By Lisa Webb, D.Psy, MPH and Kenith L. Robins, PhD
Most of us know that about 90% of New Year’s resolutions never actually get resolved. And it’s clear why: We all have habits that we fall back on; that’s why they’re habits. But there’s no reason why you can’t keep some resolutions to point you in the direction of what you want your life, body, relationship, career or almost anything else to “look like.”
1. Figure out what you want to change.
It is pretty difficult to accomplish something without having a direction. For instance, if you want to drive someplace south, you would not get on the freeway going northbound! Whatever you hope for this year — to lose weight, to feel better, to exercise more, to spend less money — you’re much more likely to make improvements than someone who hasn’t made a formal resolution to change.
2. Set a single clear goal.
Instead of resolving to “lose weight” or “eat healthier,” set a specific goal — say, lose a pound a week. And limit yourself to one big resolution at a time. If you’re trying to quit smoking or save money, don’t bother counting how many calories you consume or burn up. We only have so much willpower—and at times it can be tough to keep one goal in mind and one resolution in focus!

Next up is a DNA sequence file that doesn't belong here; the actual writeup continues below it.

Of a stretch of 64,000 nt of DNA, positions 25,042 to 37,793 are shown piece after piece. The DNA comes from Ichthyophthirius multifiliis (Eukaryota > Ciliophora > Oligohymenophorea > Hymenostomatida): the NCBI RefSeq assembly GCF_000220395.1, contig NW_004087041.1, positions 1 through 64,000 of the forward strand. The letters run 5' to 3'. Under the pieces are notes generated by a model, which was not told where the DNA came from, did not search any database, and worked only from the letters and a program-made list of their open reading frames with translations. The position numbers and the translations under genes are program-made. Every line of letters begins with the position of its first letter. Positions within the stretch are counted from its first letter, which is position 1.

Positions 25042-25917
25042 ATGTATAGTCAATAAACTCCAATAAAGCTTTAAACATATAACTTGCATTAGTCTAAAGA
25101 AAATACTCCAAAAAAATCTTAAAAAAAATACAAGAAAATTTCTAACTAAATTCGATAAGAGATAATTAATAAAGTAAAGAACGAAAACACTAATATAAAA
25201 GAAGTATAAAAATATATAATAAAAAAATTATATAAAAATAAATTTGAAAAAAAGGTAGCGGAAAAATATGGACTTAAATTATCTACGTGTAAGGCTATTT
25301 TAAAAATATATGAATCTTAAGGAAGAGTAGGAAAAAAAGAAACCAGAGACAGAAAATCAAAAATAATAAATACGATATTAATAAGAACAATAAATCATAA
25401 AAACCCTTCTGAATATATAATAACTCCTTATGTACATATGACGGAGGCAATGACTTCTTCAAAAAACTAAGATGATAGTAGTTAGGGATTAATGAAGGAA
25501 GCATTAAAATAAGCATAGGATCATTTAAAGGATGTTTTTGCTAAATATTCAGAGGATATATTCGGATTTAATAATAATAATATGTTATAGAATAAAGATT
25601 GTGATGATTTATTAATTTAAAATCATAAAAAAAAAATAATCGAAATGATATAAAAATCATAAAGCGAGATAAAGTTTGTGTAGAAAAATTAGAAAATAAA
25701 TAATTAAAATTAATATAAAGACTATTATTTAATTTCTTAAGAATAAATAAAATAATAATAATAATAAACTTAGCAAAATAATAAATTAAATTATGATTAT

3. Break it into manageable bites.
You also did not get wherever you are overnight. In most situations, weight does not suddenly appear—it happens gradually. Also, so it is with making life changes. It is unrealistic to say you are going to “lose ____ pounds by ____” without a plan to point you in the right direction.
And what about exercise? Chronic pain patients we work with complain that they cannot exercise. While that is true, not being active most times leads to more pain and stiffness. We have a specialized movement coach that has a proven history in helping people increase their motion. Even though our patients don’t often run marathons, they report feeling less “mind fog” and able to focus better if they have even some gentle movement every day.
4. Set yourself up — to succeed.
One study published in the Journal of Personality and Social Psychology,1 tracked people’s reactions to temptations throughout the day. The study, led by Wilhelm Hofmann of the University of Chicago, showed that the people with the best self-control are the ones who use their willpower less often. Instead of fending off one urge after another, these people set up their lives to minimize temptations. They play offense, not defense, using their willpower in advance so that they avoid crises, conserve their energy and outsource as much self-control as they can.
These strategies are particularly important if you’re trying to lose weight, which is the most typical New Year’s resolution as well as the most difficult. The more you starve your body, the less glucose there will be in your bloodstream, and that means less willpower. Because of this vicious cycle, even people with great self-control in the rest of their lives can have a terrible time resisting the jelly doughnut!